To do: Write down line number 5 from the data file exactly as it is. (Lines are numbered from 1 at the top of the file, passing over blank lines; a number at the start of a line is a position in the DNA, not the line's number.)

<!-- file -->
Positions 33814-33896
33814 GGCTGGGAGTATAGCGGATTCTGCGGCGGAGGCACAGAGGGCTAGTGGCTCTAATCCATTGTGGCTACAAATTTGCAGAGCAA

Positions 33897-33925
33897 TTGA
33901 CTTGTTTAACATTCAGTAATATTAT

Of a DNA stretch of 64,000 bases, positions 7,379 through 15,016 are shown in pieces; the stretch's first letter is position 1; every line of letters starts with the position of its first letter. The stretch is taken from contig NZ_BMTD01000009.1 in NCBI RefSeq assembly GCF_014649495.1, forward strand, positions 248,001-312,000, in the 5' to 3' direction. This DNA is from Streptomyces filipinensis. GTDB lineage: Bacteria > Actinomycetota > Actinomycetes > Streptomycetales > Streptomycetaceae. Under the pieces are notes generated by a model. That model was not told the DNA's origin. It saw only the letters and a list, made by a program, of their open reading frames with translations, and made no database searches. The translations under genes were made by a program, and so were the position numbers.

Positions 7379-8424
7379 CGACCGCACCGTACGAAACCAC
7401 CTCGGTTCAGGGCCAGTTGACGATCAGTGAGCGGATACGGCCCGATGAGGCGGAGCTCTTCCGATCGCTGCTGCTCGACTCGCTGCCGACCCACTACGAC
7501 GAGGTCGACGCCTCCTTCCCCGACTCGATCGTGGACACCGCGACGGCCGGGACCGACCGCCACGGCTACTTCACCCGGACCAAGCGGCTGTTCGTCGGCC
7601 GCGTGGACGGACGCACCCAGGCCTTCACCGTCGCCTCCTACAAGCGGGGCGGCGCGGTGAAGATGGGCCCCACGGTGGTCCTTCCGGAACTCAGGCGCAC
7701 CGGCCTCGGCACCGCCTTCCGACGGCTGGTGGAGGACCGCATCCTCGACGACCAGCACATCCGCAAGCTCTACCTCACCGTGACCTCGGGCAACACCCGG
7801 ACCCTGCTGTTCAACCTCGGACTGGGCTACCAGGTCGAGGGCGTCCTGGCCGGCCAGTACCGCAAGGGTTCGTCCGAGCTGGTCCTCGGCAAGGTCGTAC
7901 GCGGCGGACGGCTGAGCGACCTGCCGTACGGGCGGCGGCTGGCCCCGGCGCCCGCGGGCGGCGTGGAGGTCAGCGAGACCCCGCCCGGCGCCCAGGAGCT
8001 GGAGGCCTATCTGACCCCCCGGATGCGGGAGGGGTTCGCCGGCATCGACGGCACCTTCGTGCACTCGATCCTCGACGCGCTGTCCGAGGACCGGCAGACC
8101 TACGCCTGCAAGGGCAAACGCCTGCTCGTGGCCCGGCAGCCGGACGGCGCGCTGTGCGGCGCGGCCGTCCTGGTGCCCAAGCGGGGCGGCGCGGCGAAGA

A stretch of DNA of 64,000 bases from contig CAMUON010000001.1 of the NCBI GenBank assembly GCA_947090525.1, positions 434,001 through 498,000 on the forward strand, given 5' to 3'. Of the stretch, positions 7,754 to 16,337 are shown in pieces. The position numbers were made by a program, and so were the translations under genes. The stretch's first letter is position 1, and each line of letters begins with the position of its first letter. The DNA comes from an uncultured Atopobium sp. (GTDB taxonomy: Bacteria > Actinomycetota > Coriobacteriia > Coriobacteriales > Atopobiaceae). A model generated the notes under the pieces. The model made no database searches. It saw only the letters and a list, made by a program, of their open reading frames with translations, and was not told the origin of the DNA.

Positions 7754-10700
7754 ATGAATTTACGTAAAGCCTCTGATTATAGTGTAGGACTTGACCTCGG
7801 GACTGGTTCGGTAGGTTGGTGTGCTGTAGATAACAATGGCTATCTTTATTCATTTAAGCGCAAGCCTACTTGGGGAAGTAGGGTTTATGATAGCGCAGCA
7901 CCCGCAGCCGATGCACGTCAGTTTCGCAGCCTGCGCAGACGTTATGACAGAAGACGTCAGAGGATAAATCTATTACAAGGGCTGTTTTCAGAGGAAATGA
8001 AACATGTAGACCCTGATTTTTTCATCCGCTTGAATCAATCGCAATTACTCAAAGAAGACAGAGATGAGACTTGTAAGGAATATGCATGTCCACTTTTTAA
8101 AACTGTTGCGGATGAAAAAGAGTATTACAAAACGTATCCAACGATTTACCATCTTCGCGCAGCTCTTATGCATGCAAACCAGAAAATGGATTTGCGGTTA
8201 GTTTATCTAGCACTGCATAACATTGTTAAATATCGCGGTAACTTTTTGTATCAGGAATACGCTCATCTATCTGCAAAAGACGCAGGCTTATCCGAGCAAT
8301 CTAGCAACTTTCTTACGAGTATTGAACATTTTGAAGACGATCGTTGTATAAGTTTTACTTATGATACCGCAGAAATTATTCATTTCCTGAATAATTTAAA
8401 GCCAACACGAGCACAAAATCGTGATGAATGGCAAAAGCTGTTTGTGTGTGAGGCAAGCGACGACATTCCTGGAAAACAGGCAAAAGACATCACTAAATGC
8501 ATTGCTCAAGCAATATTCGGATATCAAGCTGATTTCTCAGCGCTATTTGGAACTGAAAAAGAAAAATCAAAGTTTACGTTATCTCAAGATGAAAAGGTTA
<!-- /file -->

33901 CTTGTTTAACATTCAGTAATATTAT